If either parent currently provides health care coverage, the court must order that health care coverage to continue.

    Current health care coverage may include:

  • • Private coverage
  • • Coverage offered through the parent’s employer
  • • Coverage offered through the spouse’s employer.
  • The court may order other coverage if one of the following is true:

  • • The parents agree
  • • One of the parents requests a change, and the court agrees that the change to the health care coverage is appropriate.
  • What if health care coverage is not in place at the time of a court order?

    If the children are not currently enrolled in a health plan or have health care coverage, the court must determine if either parent has appropriate health care coverage.

    What if health care coverage is available but not in place at the time of a court order?

    When health care coverage is available for children but not in place, the court may determine if coverage is appropriate.

    If only one parent has appropriate health care coverage, the court must order that parent to carry the health care coverage.

    If both parents have appropriate health care coverage available, the court must order the custodial parent to carry the health care coverage for the children.

    The court may make a different decision if:

  • • Either parent has a preference for the health care coverage of the noncustodial parent
  • • The noncustodial parent is already carrying health care coverage for other dependents, and contributing to the custodial parent’s health care coverage would cause extreme financial difficulty
  • • The parents agree that the noncustodial parent will provide health care coverage, and the parents agree on the how to share the cost.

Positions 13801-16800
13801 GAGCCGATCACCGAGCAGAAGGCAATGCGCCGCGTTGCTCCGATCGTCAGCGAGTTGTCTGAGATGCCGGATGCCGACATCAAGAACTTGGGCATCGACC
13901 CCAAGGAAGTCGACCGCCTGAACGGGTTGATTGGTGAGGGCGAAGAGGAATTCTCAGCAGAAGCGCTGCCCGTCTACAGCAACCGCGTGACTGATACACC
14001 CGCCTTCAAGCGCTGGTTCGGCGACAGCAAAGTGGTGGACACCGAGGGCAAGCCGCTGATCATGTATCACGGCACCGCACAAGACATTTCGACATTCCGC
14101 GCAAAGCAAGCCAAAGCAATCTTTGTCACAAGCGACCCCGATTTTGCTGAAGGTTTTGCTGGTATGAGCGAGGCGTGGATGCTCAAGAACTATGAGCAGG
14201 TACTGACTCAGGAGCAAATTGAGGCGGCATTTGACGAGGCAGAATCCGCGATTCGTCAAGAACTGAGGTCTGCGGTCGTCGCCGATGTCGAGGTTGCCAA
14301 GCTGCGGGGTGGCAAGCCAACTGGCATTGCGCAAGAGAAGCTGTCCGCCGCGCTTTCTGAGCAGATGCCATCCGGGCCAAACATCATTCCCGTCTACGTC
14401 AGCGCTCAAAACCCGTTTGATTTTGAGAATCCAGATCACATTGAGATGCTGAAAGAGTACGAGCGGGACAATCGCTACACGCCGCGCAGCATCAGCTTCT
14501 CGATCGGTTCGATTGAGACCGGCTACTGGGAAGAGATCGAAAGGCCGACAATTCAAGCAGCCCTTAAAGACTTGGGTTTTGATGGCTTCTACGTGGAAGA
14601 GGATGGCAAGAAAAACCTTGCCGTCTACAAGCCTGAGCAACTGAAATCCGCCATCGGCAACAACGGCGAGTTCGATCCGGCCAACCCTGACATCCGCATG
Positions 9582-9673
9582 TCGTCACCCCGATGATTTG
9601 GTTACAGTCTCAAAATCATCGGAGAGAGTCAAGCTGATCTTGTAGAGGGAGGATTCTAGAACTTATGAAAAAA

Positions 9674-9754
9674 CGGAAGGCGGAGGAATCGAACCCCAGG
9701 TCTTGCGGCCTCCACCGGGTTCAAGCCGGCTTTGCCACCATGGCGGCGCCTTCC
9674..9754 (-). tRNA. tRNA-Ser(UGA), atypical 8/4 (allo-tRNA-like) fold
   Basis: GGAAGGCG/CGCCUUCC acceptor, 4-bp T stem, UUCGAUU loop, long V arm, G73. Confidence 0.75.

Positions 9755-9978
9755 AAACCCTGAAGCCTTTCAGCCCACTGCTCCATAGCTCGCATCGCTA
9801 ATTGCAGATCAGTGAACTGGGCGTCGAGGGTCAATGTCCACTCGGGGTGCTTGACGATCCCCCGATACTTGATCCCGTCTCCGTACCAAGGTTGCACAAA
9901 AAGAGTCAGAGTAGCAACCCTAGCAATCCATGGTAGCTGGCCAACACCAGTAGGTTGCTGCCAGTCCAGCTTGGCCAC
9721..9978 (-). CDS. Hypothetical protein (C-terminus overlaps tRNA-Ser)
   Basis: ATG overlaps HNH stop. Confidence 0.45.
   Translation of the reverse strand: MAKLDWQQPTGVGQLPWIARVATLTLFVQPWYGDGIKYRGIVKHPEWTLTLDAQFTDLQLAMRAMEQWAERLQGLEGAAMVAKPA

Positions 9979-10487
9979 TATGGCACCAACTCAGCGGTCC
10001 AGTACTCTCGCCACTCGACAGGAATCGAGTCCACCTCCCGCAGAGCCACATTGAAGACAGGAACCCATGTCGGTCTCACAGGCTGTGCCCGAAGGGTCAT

• If the court determines that the custodial and noncustodial parent's health care coverage is similar, the court must believe that the least costly health care coverage is most appropriate and order the least costly health care coverage for the children.

    What if health care coverage is not available at the time of a court order?

    If the parents do not have health care coverage available and the children do not receive Medical Assistance or MinnesotaCare, the court may order both parents to share the actual cost of medical expenses. The portion of expenses each parent pays is based on the Parental Income for Determining Child Support (PICS). These costs can be collected as uninsured medical expenses.

    The order may specify that the custodial parent apply for public coverage for the children.

    If the custodial parent is ordered to apply for public coverage, the court should order medical support as follows:

  • • The parents should be ordered to divide the actual health care costs based on each parent's percentage share of PICS if the children do not receive public coverage.
  • • The order should also have an amount the noncustodial parent must pay toward the cost of the public coverage for any month that public coverage is in place.
  • Authority

    Minnesota Statutes can be found on the Minnesota Office of the Revisor website.

  • • Minnesota Statutes, section 518A.41

  • Rate/Report this page   Report/Rate this page

    Related Pages

    Related Links